ARC Deaf Culture ASL Studies
American Sign Language (ASL) is a visual language. With signing, the brain processes linguistic information through the eyes. The shape, placement, and movement of the hands, as well as facial expressions and body movements, all play important parts in conveying information.
Sign language is not a universal language -- each country has its own sign language, and regions have dialects, much like the many languages spoken all over the world. Like any spoken language, ASL is a language with its own unique rules of grammar and syntax. Like all languages, ASL is a living language that grows and changes over time.
ASL is used predominantly in the United States and in many parts of Canada. ASL is accepted by many high schools, colleges, and universities in fulfillment of modern and "foreign" language academic degree requirements across the United States. (www.nad.org)
Deaf Culture is the heart of the Deaf community everywhere in the world. Language and culture are inseparable. They are intertwined and passed down through generations of Deaf people.
The Deaf community is not based on geographic proximity like Chinatown or the Italian District for example. The Deaf community is comprised of culturally Deaf people in the core of the community who use a sign language (e.g. American Sign Language or Langue des Signes Quebecois) and appreciate their heritage, history, literature, and culture.
The Deaf community is also comprised of other individuals who use the language and have an attitude that makes them an accepted part of the community though they may not be in the core of the community. It exists because of the need to get together, the need to relax and enjoy everything while being together.
Deaf culture exists because Deaf people who are educated at residential Deaf schools develop their own Deaf network once they graduate, to keep in touch with everyone. Most of them go on to take on leadership positions in the Deaf community, organize Deaf sports, community events, etc. and become the core of the Deaf community. They ensure that their language and heritage are passed to other peers and to the next generation. They also form links with parents and siblings of Deaf children to strengthen and enlarge the community circle for Deaf children. (www.deafculturecentre.ca)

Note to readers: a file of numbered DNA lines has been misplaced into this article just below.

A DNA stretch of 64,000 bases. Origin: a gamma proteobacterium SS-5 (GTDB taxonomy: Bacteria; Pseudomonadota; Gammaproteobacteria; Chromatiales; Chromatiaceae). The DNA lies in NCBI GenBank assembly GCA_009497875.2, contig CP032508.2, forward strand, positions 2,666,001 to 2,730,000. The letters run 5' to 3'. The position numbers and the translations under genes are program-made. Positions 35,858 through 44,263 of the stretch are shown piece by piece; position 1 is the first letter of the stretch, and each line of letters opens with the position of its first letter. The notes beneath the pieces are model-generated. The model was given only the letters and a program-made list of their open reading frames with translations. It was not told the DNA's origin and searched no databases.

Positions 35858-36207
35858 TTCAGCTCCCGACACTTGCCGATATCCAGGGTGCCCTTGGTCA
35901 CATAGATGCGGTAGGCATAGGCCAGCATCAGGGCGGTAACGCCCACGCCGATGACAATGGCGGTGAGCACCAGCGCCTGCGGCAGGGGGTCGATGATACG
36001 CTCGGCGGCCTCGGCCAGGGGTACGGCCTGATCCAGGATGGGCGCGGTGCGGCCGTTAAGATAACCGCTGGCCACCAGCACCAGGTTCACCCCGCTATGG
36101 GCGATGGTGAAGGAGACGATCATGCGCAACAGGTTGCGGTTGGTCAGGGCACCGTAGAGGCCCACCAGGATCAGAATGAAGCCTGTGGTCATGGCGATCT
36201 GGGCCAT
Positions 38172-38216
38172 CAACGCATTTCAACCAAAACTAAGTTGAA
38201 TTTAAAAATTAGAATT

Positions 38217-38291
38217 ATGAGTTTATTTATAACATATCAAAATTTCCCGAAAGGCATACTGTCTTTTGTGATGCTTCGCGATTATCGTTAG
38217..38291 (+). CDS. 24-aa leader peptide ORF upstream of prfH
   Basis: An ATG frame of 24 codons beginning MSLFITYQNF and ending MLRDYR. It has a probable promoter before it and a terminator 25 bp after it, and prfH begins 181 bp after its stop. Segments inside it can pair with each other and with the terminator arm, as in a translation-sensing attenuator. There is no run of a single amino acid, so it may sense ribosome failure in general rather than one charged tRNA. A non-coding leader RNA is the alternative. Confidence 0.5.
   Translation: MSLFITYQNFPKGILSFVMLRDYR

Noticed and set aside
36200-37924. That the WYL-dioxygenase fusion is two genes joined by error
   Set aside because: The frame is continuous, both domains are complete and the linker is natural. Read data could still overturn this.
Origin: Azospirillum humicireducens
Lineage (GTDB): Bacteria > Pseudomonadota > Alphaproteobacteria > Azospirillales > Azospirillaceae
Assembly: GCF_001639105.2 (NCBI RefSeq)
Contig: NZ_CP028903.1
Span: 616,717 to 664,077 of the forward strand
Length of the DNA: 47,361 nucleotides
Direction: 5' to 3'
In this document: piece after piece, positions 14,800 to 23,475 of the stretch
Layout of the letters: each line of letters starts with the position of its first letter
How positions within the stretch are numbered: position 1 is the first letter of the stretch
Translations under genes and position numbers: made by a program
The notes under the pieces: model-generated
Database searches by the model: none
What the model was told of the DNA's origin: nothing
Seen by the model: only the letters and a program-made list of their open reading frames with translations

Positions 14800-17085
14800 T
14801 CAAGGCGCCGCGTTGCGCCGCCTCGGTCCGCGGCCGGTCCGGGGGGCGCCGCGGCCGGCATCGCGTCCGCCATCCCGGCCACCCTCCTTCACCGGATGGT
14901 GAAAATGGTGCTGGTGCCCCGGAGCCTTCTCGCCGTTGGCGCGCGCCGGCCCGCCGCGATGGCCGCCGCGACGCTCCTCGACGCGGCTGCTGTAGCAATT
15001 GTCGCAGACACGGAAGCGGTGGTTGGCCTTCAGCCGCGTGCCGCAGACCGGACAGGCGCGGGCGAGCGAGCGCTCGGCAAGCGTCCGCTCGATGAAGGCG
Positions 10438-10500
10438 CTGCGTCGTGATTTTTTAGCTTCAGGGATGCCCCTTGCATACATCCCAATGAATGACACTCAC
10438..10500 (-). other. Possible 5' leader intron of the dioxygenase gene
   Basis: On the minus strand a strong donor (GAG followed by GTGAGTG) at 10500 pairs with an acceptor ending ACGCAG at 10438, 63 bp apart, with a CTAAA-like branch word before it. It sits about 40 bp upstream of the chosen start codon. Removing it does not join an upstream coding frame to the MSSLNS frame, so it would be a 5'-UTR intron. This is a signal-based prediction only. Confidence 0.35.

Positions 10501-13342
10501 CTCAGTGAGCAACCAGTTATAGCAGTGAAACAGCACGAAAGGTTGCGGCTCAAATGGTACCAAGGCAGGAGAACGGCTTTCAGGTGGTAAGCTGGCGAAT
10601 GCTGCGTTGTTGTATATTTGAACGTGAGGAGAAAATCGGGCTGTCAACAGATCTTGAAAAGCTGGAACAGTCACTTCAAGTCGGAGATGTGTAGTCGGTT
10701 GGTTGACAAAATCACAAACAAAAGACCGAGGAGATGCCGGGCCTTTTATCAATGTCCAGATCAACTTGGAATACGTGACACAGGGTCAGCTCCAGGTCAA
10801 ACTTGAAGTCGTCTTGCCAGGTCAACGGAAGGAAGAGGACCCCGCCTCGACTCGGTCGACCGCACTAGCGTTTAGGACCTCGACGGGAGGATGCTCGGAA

If you have taken ASL courses at another institution, make an appointment with an ARC counselor to see if the course is transferrable.
ASL - IPP Lab
Mondays: 10:00 AM - 2:30 PM
Tuesdays: 3:15 to 8:30 PM
Wednesdays: 10:00 AM - 2:30 PM
Thursdays: 3:15 to 8:30 PM
Davies Hall 213
I joined MESA in 2010, almost as soon as I started at ARC with my first calculus class. It was where I went between classes to work on my homework and meet with all of the other students taking the core STEM classes we needed to work through to transfer to the UC of our choice.
MESA was a place for me to network and to receive the general higher education navigation advice that I could not receive otherwise as a first-generation college student. I obtained invaluable personalized guidance and attention from Dr. Will and Mathew Register.
Prior to transferring to UC Davis as a nutritional biology major, I was also fortunate enough to be able to contribute to — as well as further learn from — MESA, first as a tutor and then as a program assistant.
I am currently an M.D. candidate at St. George's University School of Medicine and have just completed my first term with a scholarship.
The support I received from the facilities at MESA has carried me to where I am, and my friendships and networks from within the MESA family have persisted and have been a blessing I could not have otherwise obtained.